Page last updated at 12:45 GMT, Tuesday, 17 January 2006

Mac security concerns answered

Technology commentator Bill Thompson responds to the feedback he received over his column suggesting that Mac users are too smug about computer security.

Apple boss Steve Jobs
Steve Jobs announced new Intel-based iMacs last week
The vehemence with which the Mac community greeted my modest suggestion that the security of Mac OS might not be absolute did not surprise me.

I knew when I started to write the column, and please let's be clear that this is a personal, by-lined column and does not claim to be a news report, that I was about to step into dangerous waters.

However the piece is not a troll, and I didn't write it just to get slashdotted and have my name traduced all over the comments pages and the blogosphere.

I wrote it because I'm a Mac user, among other things, and I worry that we do not take security seriously enough as a community.

Despite what some people seem to think having read the piece, I don't believe that Mac viruses already exist, and I think it's very unlikely that they ever will.

The security model in Unix-based operating systems like Darwin means that it is very hard to see how an infection could spread, even if an executable could be compromised.

But viruses aren't the end of the problem. There are lots of other malicious programs out there, and the Mac is vulnerable to some of them.

If we ignore this then when an effective piece of Mac malware does emerge, many will be defenceless, and that will damage individual users and the Macintosh ideology.

Issues tackled

Let's deal with the bits that are weak in my article.

First, I mentioned that my broadband connection means I have to scan for viruses, but failed to point out that I scan my Windows desktop and my children's Windows PCs.

I don't have anti-virus software for my Mac, and I don't think I need it.

Bill Thompson
I hope I achieved that goal, even if I did upset a lot of people who seem to feel that anything but fawning admiration for Apple is an act of betrayal by an apostate

I have never claimed there are Mac viruses out there, and I said in the piece that they are unlikely, but I should have made that clearer.

If a Mac virus emerged then I imagine we would all hear about it pretty quickly, and defensive measures could be taken then.

Second, I pointed out that Safari can install widgets without any user intervention, and didn't make it clear that Apple fixed this issue some time ago. This was an editing error on my part, and I apologise.

And finally, I didn't give details of where to go for more help. For example, has details of the Saint vulnerability scanner and Corsaire has a white paper on securing your Mac and I should have pointed to these.

Outstanding concerns

However the wider point, that there are exploitable vulnerabilities and sometimes Apple puts them there, remains.

Even if I'm careful to apply updates when they are made available, some people might not and their systems could be compromised. And there is always a gap between the discovery of an issue and an available fix, a gap which could be exploited.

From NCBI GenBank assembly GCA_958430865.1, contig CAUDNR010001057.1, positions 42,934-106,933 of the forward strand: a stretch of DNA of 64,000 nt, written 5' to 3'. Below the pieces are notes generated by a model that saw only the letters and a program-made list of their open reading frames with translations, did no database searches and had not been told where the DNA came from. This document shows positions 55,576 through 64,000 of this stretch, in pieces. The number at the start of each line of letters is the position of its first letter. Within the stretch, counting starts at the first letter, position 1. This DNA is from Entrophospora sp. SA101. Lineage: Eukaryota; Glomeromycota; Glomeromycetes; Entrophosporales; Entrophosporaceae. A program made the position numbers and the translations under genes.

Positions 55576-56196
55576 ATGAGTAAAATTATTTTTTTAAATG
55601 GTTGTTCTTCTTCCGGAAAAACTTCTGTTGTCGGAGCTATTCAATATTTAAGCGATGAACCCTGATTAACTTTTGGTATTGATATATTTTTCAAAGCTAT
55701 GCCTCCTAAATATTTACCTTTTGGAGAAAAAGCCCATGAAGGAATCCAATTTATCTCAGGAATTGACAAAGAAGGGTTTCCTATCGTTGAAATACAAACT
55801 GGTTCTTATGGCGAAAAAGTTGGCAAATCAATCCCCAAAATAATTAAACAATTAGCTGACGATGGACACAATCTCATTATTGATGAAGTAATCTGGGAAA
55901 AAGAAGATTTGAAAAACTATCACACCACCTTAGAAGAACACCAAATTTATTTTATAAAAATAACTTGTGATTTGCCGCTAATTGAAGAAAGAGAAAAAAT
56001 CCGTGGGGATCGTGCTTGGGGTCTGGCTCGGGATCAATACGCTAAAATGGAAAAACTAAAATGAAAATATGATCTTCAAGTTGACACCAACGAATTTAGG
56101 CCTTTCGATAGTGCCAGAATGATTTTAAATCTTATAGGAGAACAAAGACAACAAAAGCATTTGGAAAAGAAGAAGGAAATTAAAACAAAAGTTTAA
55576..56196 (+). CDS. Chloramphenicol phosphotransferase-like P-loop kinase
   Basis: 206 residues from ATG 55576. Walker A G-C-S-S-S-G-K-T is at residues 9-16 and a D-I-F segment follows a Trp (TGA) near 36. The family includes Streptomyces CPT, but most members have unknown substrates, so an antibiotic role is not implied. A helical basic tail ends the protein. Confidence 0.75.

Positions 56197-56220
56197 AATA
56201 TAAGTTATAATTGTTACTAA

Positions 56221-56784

Several people asked me for examples of worms, spyware, keyloggers and even viruses for the Mac.

As I've said - let me say it again - there aren't any viruses and I don't think there will be.

But spyware and keyloggers are written for Mac OS as for other Unixes, and could be installed on a compromised system by a worm or even by a Trojan that is installed with user permission.

The Sans vulnerabilities listing shows clearly that Darwin, the Mac kernel, has the same sort of security vulnerabilities as any Unix system.

Apple's update policy means that many security fixes are bundled together, but we have to rely on their assessment of what counts as a critical bug.

There isn't much Mac-specific malware apart from Opener, which disables the firewall and can destroy data, but there are many programs which attack Unix installations and these should be taken more seriously than they are by the Mac community.

Obscurity versus security

While the first response to all of this will be that none of these spread in the wild and all require some degree of user intervention to be installed, surely we can all agree that if a way around that protection could be found, then these exercises would become real threats.

The Corsaire white paper, Securing Mac OS X, talks in detail about how to improve the security of a Mac system. It takes work, because there are issues to be dealt with.

I believe that security through obscurity is no security at all, and that unless we have an open debate about the threats facing the Mac using community then we expose ourselves to danger.

We also expose those who know little about computers but chose the Mac because of its ease of use and elegance a disservice by encouraging them to think that they don't need to think about security at all.

When I write for the BBC I'm writing for a general audience with an interest in technology, not for the Slashdot crowd. I try very hard to be accurate and when I explain technical matters I will simplify but endeavour not to misrepresent.

In this article, I was speaking to an audience of Mac users of all skill levels, some of whom know nothing about computers. They need to understand that security matters to them just as much as it matters to Windows users.

I hope I achieved that goal, even if I did upset a lot of people who seem to feel that anything but fawning admiration for Apple is an act of betrayal by an apostate.

Bill Thompson is a regular commentator on the BBC World Service programme Go Digital


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